I reached out to NewsGuard about this passage. If the company licenses a "whitelist" of "legitimate" sites with the express goal of cutting off "revenues to fake news sites," aren't they effectively engaged in a blacklisting service whose real aim is to target what it considers illegitimate sites? Is there any reason, I asked, that this service should not be described as blacklisting?

The company has, now, responded. First of all, with regard to the term "blacklisting":

Whatever term you use for our service, what we are providing is simply information --our assessments of sites -- so that advertisers can decide where to place their ads.

So I guess that's a yes on "blacklisting"? But that's not bad, because, they say:

No publisher is entitled to any particular brand's advertising dollars, and advertisers generally prefer to place their ads on sites that are credible and trustworthy. In a free market, we believe brands should be able to make their own choices about where to place their ads--and to license data that enables them to do so.

The whole point of this suit is that this is not a free market. The litigation is specifically designed to restore a free market. NewsGuard can rationalize all it wants, but when it takes government money and announces an intention to create "white lists" for some and "cut off revenues" for others, that's the opposite of a "marketplace of ideas." It's a government-sponsored thumb on the scale of "credibility" and "trust." In the absence of a big GEC- or Cyber Command-sponsored Scarlet Letter on disfavored content, advertisers would go to wherever the audiences are -- and this arrangement interferes with that organic process.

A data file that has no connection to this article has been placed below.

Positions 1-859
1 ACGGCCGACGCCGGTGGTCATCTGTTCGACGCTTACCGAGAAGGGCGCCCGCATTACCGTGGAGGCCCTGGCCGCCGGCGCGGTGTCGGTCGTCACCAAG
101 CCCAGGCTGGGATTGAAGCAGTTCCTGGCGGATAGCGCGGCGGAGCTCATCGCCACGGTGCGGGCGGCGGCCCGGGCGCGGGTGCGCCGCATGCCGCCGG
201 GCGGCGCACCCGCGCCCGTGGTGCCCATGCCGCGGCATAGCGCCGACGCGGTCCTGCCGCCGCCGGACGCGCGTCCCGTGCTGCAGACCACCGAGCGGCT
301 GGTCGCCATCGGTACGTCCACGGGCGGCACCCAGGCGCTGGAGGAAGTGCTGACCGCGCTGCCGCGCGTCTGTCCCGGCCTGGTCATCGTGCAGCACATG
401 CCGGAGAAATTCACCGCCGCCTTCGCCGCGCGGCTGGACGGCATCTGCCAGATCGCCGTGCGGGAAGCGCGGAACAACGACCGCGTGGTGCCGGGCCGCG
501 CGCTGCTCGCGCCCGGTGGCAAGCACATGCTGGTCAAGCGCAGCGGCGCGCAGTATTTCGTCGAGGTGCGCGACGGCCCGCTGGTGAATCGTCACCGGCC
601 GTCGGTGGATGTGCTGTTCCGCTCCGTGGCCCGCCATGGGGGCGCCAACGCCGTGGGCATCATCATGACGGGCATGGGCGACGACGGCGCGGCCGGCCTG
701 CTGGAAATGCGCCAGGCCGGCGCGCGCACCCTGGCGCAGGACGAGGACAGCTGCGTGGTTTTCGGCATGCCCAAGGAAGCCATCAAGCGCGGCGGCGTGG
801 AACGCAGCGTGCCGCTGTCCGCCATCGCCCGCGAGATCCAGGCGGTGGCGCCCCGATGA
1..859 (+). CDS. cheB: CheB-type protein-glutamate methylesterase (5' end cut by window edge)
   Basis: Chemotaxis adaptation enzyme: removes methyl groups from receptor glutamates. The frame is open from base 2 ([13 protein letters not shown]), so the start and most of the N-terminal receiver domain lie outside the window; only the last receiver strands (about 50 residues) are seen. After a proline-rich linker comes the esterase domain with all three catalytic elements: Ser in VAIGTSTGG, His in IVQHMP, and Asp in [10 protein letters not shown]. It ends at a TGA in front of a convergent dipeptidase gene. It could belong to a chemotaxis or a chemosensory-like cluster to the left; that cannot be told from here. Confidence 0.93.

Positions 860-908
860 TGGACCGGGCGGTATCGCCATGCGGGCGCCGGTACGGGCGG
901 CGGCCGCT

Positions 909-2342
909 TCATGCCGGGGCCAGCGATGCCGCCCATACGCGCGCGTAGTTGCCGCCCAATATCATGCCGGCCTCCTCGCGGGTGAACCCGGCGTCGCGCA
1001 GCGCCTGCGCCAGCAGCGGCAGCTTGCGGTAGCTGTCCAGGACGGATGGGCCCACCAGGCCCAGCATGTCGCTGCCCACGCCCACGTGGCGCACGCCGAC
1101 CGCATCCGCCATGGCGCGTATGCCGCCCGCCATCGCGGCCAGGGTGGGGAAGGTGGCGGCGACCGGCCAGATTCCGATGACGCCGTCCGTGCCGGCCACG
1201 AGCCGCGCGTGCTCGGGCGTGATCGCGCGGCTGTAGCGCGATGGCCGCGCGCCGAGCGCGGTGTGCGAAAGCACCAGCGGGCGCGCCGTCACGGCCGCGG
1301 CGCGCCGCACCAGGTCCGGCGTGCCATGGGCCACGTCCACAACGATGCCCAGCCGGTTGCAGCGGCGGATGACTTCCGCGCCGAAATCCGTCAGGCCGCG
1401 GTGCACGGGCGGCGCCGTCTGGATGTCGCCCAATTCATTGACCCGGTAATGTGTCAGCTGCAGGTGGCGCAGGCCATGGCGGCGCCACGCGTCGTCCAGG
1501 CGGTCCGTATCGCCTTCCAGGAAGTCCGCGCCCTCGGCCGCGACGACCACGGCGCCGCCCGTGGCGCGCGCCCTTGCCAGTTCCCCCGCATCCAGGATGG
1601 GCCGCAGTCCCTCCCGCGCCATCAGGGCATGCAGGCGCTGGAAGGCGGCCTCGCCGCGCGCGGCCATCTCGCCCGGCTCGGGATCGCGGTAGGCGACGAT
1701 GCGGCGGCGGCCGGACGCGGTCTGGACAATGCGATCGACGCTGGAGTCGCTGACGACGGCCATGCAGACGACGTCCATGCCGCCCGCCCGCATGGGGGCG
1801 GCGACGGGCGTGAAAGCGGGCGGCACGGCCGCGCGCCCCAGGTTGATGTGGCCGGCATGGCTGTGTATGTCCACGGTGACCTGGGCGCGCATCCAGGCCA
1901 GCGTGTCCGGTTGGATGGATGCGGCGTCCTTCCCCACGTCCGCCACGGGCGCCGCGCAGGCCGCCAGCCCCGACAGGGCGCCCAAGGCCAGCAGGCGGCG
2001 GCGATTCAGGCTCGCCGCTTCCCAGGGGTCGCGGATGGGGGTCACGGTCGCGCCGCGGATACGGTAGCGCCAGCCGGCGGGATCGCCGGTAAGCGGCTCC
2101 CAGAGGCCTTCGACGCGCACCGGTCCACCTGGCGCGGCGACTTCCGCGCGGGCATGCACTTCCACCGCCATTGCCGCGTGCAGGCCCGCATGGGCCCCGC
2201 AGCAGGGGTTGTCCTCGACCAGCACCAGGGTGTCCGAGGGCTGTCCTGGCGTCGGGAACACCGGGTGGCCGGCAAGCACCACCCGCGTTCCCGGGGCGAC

GDI, meanwhile, says one of its goals is to "defund disinformation" and uses what it seriously calls a Dynamic Exclusion List -- the most badly creepy euphemism since the Obama administration dubbed its "kill list" the "Disposition Matrix" -- to bleed news outlets deemed "morally reprehensible" or lacking "redeeming social value" of ad revenue.

Oh wait, there's the British spy/censorship organization GDI again. Hi GDI!

The company also drew up lists of "least risky" and "riskiest" news outlets that seem to contradict its stance that it does not target "information about which reasonable parties may agree, such as varying political views." Notice any patterns below?

Let me direct you to Taibbi's substack to see if you can figure out the patterns in which outlets are considered "risky" and which are "safe."

Some examples: Buzzfeed: Safe!

Daily Wire: RISKY!!!!

Huffington Post: Safe!

The New York Post: RISKY!!!!

Can you figure out what Secret Algorithm NewsGard might be employing to determine which sources are "Safe" for advertisers and which are "RISKY!!!" and should be starved of all commerce?

Update: Joe Mannix thinks this about who's using encrypted messaging services:

I think it's too build a list of who is using various "bad" services - Telegram, Signal, etc. End-to-end encrypted decentralized messaging is something *no* government likes. Spying on push systems will give them a window into who is using those platforms, and depending on what information is available, why those platforms are being used.

I strongly suspect that this is way more about Telegram and Signal and its analogues than it is about "disinformation" news pushes.

Posted by: Joe Mannix (Not a cop!)

digg this
posted by Disinformation Expert Ace at 01:29 PM